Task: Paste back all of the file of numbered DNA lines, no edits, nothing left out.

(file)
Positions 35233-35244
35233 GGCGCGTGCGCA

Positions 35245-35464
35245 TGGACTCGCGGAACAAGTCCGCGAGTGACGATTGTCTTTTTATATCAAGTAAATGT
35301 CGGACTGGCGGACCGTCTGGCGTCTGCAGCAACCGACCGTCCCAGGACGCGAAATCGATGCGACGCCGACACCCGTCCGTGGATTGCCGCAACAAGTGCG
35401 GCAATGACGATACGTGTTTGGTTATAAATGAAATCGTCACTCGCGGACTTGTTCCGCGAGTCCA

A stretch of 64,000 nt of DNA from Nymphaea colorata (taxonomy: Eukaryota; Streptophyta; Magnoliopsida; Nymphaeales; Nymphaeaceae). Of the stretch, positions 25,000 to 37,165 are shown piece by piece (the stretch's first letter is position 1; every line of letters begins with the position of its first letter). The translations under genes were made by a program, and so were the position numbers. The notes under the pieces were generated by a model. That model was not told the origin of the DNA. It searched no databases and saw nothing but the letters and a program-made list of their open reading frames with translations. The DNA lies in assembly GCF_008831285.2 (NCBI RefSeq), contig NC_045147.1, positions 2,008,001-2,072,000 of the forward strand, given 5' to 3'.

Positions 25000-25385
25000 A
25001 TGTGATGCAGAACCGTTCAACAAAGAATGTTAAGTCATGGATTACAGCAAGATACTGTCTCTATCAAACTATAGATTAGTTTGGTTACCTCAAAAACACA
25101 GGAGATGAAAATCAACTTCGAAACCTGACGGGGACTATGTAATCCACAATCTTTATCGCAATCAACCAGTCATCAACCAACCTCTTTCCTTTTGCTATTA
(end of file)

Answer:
Positions 35233-35244
35233 GGCGCGTGCGCA

Positions 35245-35464
35245 TGGACTCGCGGAACAAGTCCGCGAGTGACGATTGTCTTTTTATATCAAGTAAATGT
35301 CGGACTGGCGGACCGTCTGGCGTCTGCAGCAACCGACCGTCCCAGGACGCGAAATCGATGCGACGCCGACACCCGTCCGTGGATTGCCGCAACAAGTGCG
35401 GCAATGACGATACGTGTTTGGTTATAAATGAAATCGTCACTCGCGGACTTGTTCCGCGAGTCCA

A stretch of 64,000 nt of DNA from Nymphaea colorata (taxonomy: Eukaryota; Streptophyta; Magnoliopsida; Nymphaeales; Nymphaeaceae). Of the stretch, positions 25,000 to 37,165 are shown piece by piece (the stretch's first letter is position 1; every line of letters begins with the position of its first letter). The translations under genes were made by a program, and so were the position numbers. The notes under the pieces were generated by a model. That model was not told the origin of the DNA. It searched no databases and saw nothing but the letters and a program-made list of their open reading frames with translations. The DNA lies in assembly GCF_008831285.2 (NCBI RefSeq), contig NC_045147.1, positions 2,008,001-2,072,000 of the forward strand, given 5' to 3'.

Positions 25000-25385
25000 A
25001 TGTGATGCAGAACCGTTCAACAAAGAATGTTAAGTCATGGATTACAGCAAGATACTGTCTCTATCAAACTATAGATTAGTTTGGTTACCTCAAAAACACA
25101 GGAGATGAAAATCAACTTCGAAACCTGACGGGGACTATGTAATCCACAATCTTTATCGCAATCAACCAGTCATCAACCAACCTCTTTCCTTTTGCTATTA